PROFESSOR Chris Whitty is right to emphasise the “appalling” reality of Covid-19 ravaging the country.
Deaths now exceed 80,000 and the number hospitalised is more than a third higher than in April at the height of the first wave.
This is indeed “everybody’s problem” and Whitty’s emphasis that “any single unnecessary contact you have with someone is a potential link in a chain of transmission that will lead to a vulnerable person” must be heeded.
What is less clear from England’s chief medical officer’s remarks is the direct responsibility of government for this disaster.
Ever since the first lockdown ministers have responded to bad news by blaming the public, implying that there are large numbers of people simply ignoring the rules.
As National Education Union (NEU) general secretary Kevin Courtney has pointed out, there is significantly more movement in public — in terms of both car trips and travel by foot — than in the March lockdown.
This is not down to a lack of individual responsibility. The lockdown itself is “quite lax,” as Professor Sue Michie of Independent Sage has said: a greater range of activities are permitted than in March.
Nurseries remain open, and workers whose work takes them into other households such as cleaners or tradespeople are “permitted” to carry on working.
Though guidance instructs people to work from home if possible, if they cannot work from home (as is the case with construction workers, for instance) there is no onus on employers to demonstrate that the work is essential — they can continue to require workers to come in.
Even where the government has been forced to act — as it was by education unions when the NEU’s advice to staff that it was not safe to work in schools unless they switched to remote learning prompted the government to back down rather than lose control — it has, whether through callousness or incompetence, undermined the effectiveness of its own measures.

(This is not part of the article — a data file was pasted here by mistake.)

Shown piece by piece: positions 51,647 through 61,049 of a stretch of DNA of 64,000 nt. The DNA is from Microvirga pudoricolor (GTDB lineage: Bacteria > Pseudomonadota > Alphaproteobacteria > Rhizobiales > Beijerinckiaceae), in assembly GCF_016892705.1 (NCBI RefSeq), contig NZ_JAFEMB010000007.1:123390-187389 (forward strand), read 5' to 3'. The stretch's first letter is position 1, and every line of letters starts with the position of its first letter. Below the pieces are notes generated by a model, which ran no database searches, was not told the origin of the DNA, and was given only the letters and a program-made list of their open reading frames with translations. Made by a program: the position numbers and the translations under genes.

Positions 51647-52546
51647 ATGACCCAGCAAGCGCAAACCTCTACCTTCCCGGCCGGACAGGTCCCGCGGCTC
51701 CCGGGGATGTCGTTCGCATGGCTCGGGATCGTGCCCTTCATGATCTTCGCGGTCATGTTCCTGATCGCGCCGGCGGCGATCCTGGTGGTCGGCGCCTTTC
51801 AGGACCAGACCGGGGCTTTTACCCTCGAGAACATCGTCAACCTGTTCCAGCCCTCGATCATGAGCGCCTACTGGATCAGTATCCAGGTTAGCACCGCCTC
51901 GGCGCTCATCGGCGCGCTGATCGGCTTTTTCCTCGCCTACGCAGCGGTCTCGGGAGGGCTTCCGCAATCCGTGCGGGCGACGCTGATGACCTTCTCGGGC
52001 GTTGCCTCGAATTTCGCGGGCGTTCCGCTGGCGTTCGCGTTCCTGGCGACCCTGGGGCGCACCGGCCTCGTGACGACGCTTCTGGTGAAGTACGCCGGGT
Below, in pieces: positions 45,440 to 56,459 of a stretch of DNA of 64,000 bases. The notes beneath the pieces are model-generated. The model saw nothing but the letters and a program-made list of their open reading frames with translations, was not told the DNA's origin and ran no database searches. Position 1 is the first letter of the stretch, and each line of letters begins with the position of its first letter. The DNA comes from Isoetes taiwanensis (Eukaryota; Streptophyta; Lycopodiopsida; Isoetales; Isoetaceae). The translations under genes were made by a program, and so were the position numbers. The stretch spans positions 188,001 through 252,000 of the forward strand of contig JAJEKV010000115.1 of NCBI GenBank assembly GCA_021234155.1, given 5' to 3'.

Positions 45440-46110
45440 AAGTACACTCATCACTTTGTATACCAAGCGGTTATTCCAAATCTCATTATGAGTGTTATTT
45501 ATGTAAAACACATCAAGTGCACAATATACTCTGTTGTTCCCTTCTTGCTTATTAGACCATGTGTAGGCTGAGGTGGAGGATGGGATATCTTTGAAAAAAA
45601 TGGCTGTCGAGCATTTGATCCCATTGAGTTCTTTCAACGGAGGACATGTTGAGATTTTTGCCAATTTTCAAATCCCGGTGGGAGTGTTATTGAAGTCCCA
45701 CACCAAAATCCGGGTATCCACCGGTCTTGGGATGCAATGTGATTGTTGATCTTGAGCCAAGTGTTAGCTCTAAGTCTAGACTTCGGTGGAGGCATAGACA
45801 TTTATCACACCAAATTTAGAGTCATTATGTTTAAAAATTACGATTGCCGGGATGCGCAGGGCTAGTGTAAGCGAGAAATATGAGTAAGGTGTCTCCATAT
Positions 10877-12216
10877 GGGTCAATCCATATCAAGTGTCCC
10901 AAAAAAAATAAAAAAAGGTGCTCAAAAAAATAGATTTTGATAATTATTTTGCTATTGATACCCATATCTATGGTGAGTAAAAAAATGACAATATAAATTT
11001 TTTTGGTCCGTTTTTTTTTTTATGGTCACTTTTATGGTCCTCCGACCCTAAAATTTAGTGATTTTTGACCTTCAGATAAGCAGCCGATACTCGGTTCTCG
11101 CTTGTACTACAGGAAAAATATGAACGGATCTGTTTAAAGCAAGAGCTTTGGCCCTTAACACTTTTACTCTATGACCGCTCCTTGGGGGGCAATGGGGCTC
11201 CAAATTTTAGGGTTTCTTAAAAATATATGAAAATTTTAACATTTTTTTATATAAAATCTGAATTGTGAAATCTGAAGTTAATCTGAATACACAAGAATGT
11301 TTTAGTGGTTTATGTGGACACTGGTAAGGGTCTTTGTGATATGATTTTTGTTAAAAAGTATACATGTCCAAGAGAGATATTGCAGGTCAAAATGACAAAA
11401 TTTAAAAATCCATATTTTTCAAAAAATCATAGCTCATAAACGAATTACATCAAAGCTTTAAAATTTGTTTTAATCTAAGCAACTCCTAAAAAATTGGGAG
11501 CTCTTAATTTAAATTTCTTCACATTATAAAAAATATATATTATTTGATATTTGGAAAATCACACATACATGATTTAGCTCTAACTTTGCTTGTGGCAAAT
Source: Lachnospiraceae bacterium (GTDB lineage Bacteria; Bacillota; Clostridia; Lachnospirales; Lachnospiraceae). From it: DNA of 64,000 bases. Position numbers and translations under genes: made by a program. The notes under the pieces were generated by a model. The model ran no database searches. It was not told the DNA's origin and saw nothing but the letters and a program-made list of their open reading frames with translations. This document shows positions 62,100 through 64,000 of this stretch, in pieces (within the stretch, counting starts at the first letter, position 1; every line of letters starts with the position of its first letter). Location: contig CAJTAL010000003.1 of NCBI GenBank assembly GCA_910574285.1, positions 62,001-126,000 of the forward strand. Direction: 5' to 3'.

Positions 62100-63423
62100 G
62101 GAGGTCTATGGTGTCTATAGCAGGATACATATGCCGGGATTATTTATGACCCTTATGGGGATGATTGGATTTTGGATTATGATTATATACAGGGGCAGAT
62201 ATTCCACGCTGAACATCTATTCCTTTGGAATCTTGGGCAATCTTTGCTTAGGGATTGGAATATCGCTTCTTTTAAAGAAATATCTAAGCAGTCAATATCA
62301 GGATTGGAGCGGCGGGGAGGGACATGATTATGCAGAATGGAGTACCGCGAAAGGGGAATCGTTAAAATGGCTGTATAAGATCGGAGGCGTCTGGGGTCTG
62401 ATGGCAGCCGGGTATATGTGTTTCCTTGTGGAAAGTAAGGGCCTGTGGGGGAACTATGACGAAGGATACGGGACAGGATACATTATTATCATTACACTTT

Head teachers’ unions complain that school attendance is in some cases as high as 70 per cent of normal levels.
Exceptions to allow in-class teaching for vulnerable children and the children of key workers are obviously necessary.
But ministers’ failure to provide computers or internet access for nearly two million children who don’t have them, coupled with the Department for Education’s clarification that lack of these prerequisites for remote learning puts you in the “vulnerable” category, means that there are far more vulnerable children having to go into school than need have been the case.
And the definition of key workers has expanded since March, with broadly defined categories that allow employers great leeway to decide themselves if their staff are “critical” or not.
Front-line workers including NHS staff have complained of a lack of school places for their kids because of the number of parents who claim key worker status.
And schools will remain vectors of virus transmission as long as they are sites where hundreds of households mix.
Mass media reports imply this is the fault of selfish parents hogging available places, another win for a Tory divide-and-rule strategy that turns working people against each other.
Less attention is focused on why parents cannot home-school children — perhaps because they have to keep going to work even in non-critical jobs. Many will be on insecure contracts and terrified of losing work.
Halting non-essential work and furloughing workers on full pay are demands the movement should unite around.
It is clear that effective virus suppression depends on a holistic approach to reduce all contact between households to an unavoidable minimum.
The world of work is currently a gaping hole in the lockdown regulations. It is putting workers at unnecessary risk, undermining the safety of our schools and nurseries, and through them the entire national effort.
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